Location: Canada
Posts: 71
Garage
Very ingenious, I love seeing projects like this. Hope it helps out and enables you to keep riding until its better.

'17 Africa Twin, '82 MB5, '78 XL250s, '72 CB350K4
HerrDeacon is offline  
post #5 of 15 (permalink) Old 08-23-2019, 05:50 PM
Member
 
Join Date: Jan 2019
Location: Windsor, UK
Posts: 97
I would be concerned what effect the constant spring pressure might have on the clutch life and if any high torque situations could result in slippage.
RayCollington is offline  
post #6 of 15 (permalink) Old 08-30-2019, 04:23 AM Thread Starter
Member
 
Mastercore's Avatar
 
Join Date: May 2018
Location: Switzerland
Posts: 90
Quote:
Originally Posted by RayCollington View Post
I would be concerned what effect the constant spring pressure might have on the clutch life and if any high torque situations could result in slippage.
I am with you on this. It was the reason I built this prototype the way I did.
There is a 6mm threaded rod connecting the spring. I can count the tightening nut turns to gauge the relative tension of the assisting spring.
I tweaked the design so that I can tighten it till it opens the clutch, or loosen it till it has no tension at all on the system.



This is what my testing of different setting has yielded:

- At low RPM I find that the adding more tension to the spring is tolerated. I cannot notice any slippage even if I jerk the throttle open and closed in first and second gears. The reactions between accelerating and decelerating is sharp and crisp. It is the same as with no spring tension at all.
At a functional tension for this low RPM range, the clutch is significantly lighter than stock. My guess is >50% lighter.

I played the spring tension all the way till I could feel the slip when doing this. The clutch is feathery light and I could play it even with my pinky. But this is a useless setting because at any higher speed, there is significant slip.

- At the other end of the spectrum, I can make the clutch slip even at relative low tension setting. This would be in an overtaking case. Say 80kph (45mph) and knocking it back to 5th and opening up to overtake. In 5th it still feels OK, but in the upchange back to 6th on an open throttle, there is a second or so of slip till the bike catches up.
I guess this is due to the higher HP and torque at the higher RPMs. (see image)

Because of the way this prototype is setup, I can easily adjust with an 8mm wrench.

Current conclusions:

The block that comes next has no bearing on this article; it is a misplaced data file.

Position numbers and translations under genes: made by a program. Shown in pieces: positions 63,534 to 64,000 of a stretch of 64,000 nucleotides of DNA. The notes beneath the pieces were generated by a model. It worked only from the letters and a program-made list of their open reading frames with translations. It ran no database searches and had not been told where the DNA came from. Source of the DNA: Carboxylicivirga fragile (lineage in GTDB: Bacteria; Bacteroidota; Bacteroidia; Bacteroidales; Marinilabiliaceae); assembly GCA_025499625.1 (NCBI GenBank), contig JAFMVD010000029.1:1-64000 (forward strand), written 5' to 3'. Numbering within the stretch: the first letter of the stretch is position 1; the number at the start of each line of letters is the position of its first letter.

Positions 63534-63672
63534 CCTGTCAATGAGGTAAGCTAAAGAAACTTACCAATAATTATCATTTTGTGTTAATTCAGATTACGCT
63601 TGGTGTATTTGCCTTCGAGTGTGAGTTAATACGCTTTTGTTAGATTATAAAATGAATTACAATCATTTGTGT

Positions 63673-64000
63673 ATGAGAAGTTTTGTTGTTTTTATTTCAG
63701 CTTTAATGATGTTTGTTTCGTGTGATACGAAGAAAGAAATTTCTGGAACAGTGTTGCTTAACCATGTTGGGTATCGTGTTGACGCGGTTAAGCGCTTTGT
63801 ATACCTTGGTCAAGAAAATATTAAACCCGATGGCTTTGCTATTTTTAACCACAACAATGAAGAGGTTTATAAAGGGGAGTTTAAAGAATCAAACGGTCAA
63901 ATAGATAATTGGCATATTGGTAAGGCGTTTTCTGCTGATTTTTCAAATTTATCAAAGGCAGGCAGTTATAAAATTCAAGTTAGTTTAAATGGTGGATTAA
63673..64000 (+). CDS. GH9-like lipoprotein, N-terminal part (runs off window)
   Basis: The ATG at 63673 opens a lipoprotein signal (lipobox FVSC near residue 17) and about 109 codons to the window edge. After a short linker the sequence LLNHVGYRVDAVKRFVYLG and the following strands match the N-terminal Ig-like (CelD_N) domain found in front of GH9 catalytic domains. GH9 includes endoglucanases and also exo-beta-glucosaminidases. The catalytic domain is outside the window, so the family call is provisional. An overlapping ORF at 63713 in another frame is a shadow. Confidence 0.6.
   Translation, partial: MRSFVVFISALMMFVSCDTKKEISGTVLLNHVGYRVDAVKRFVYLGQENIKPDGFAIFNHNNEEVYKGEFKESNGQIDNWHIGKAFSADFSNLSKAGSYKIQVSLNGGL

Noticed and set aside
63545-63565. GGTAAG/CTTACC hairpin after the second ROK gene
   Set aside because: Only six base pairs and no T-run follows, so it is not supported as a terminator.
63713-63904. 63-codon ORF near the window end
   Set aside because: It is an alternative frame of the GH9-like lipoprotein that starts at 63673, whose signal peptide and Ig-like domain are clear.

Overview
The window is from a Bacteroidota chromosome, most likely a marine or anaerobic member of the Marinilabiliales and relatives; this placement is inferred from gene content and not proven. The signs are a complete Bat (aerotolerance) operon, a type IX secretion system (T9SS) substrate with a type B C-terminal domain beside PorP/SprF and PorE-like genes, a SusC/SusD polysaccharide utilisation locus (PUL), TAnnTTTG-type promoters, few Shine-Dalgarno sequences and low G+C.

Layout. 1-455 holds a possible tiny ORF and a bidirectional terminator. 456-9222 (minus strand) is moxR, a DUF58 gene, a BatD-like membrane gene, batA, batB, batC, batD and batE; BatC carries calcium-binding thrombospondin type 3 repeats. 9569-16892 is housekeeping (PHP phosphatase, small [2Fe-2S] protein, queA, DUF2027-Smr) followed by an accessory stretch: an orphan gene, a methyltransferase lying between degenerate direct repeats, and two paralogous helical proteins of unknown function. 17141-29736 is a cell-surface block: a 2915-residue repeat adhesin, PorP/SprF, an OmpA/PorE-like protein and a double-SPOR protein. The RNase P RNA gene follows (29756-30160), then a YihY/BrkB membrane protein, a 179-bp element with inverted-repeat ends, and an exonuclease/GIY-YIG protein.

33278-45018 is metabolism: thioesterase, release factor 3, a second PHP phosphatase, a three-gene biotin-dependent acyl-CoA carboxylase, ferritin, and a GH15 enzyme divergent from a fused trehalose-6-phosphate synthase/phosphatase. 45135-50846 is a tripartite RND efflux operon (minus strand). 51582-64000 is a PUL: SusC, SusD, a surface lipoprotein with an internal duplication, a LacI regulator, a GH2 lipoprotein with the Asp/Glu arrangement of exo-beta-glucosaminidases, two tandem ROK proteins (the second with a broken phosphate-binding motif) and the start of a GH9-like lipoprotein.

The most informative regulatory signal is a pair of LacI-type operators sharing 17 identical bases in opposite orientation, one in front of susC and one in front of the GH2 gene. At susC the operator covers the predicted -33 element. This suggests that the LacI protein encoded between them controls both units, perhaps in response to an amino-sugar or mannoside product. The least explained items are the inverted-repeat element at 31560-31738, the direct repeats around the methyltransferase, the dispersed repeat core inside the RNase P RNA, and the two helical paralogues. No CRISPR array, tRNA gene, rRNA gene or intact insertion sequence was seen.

- I have no idea yet on the effect this is having on longevity of the clutch, but I am sure it is wearing it out faster than without the mod. (obvious)
- If I detect no clutch slip, then it does not necessarily mean there is no slipping, but I am assuming it to be minimal and probably nothing to worry about.
- I have yet to do a temp test of the clutch cover, aside from using my hand which is not very scientific. At least it is not burning the skin off!
- I am also working with the assumption that motorcycle clutches are not overly difficult to replace and not very expensive.
- I am wondering about shortening the spring and bridging the gap with a fixed section to magnify the spring effect and see how it changes the behaviour.
- Using a compression spring setup may yield better results, but would require a different setup all together. Maybe if I am bored one day.
- I have used it with a pillion (a realistic simulation of a packed bike I'd say). There was a difference but it was not as large as I imagined. That surprised me.

How I can see it being used:
- I would imagine that dropping the tension right off for highway or mainly tarmac riding
- Rise the tension for off-road conditions. Especially long days off-road where the wrist may get tired and painful.



I will be doing an off-road tour around Sardinia, Italy in about a month so will have a good chance to test.
This is the real test for me will be the off-road, because road use is not the problem for me. The wrist is slowly getting better, but it is the 8h off-road riding, day after day, that will really be the test of this device.


I am a furniture designer and I can imagine a fully developed product. It would be a simple bolt on thing, which even a novice mech could install. It would be adjustable from zero to full slipping, and could be a useful add on for cable clutched bike that are a bit heavy on clutch tension (BMW GS800 for example), or female riders who find the clutch work a bit much for their left forearms.